return ptr_saved!=0;
    }

g++ 4.6.3 issues a warning, but still it compiles.

1.cpp:9:14: Candidate 1: bool ZhjSmartPointer<T>::operator!=(T*) const [with T = int]
1.cpp:20:9: Candidate 2: operator!=(int, int) <builtin>

DEPRECATED

Surprisingly NULL is an int, not a void*.

Declaring your constructor like:

ZhjSmartPointer<int> a(new int);  

enables the conversion from int to ZhjSmartPointer. Instead, add an explicit:

explicit ZhjSmartPointer<int> a(new int); 

to suppress this conversion.

share|improve this answer
2  
How is the former (or the latter) a constructor declaration ? All I see is a variable declaration. In fact, explicit can only appear on non-static member functions; the snippet above won't even compile. –  WhozCraig Feb 21 '13 at 5:27

In C++ NULL is defined as 0, not (void*)0, in fact most textbooks will tell you to use 0 instead of NULL.

If you're using C++11 you should be using nullptr by the way


Your problem is indeed the bool implicit conversion. To fix your problem overload operator not (!) instead.

share|improve this answer
1  
In C++11 there's nullptr which is a different type to 0; NULL and 0 are semantically different and it's bad practice to depend on the fact that they equate, so "most textbooks" contain bad advice. –  congusbongus Feb 21 '13 at 5:20
    
@CongXu Nope, NULL and 0 are exactly the same thing semantically in C++. Relying on this fact is perfectly fine (you may say "But what if the hardware represents null pointers differently?" In which case I'd say: "The standard says the compiler has to take care to convert this correctly"). Not that I like this fact - nullptr is nice. –  Voo Feb 21 '13 at 5:22
    
@Voo By "semantically" I meant with respect to the programmer, i.e. you should be using NULL for pointers and 0 for numbers, even though they are guaranteed to be equal. With respect to the language it's the other way around; sorry for the confusion. –  congusbongus Feb 21 '13 at 5:28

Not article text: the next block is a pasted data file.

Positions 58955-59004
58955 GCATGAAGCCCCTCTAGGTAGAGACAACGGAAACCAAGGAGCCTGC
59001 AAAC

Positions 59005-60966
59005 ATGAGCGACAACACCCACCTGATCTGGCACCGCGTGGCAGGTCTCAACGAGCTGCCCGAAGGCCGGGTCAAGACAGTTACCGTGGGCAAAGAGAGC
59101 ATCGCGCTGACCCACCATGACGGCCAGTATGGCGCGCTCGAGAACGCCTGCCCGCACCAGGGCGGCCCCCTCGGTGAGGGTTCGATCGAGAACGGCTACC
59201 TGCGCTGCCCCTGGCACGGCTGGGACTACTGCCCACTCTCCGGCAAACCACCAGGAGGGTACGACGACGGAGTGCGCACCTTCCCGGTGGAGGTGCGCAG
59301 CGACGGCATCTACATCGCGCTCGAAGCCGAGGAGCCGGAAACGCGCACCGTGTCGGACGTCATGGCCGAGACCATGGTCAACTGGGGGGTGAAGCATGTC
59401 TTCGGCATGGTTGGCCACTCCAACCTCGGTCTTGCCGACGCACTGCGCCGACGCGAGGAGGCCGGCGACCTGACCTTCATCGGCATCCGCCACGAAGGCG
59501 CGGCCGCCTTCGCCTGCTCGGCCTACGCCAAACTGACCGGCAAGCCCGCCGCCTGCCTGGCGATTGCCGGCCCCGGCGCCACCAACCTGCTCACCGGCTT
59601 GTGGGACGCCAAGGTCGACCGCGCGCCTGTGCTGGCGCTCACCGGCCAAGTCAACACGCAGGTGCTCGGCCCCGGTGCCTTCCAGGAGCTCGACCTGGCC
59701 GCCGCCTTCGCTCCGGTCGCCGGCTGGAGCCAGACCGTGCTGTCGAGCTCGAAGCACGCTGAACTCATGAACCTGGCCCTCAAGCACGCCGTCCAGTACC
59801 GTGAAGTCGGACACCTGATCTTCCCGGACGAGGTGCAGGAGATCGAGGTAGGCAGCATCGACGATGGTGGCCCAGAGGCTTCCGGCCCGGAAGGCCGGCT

@CongXu Ah yes there we agree. Some people seem to prefer 0 to NULL though - Bjarne Stroustroup being the most famous example I can think of (his explanation is "I prefer to avoid macros") - to each their own, I prefer NULL (although having an explicit 0 makes problems with overload resolution clearer), respectively nullptr in c++11 –  Voo Feb 21 '13 at 5:31
    
@CongXu You are incorrect, in the beginnings of C++ NULL was actually not 0 but still (void*)0, which is not allowed to be implicitly cast to a pointer of any type T other than void which means that ptr == NULL is fine as ptr will be converted implicitly to void*, but T* ptr = NULL is not fine. In C++ it was expressly the intention to use 0 and not NULL. However since unbending programmers still wanted to use NULL, NULL was changed in C++ to be 0 instead. In C++11 we now have nullptr to solve the issue. –  wich Feb 21 '13 at 5:33

Your Answer

 
discard

By posting your answer, you agree to the privacy policy and terms of service.

Not the answer you're looking for? Browse other questions tagged or ask your own question.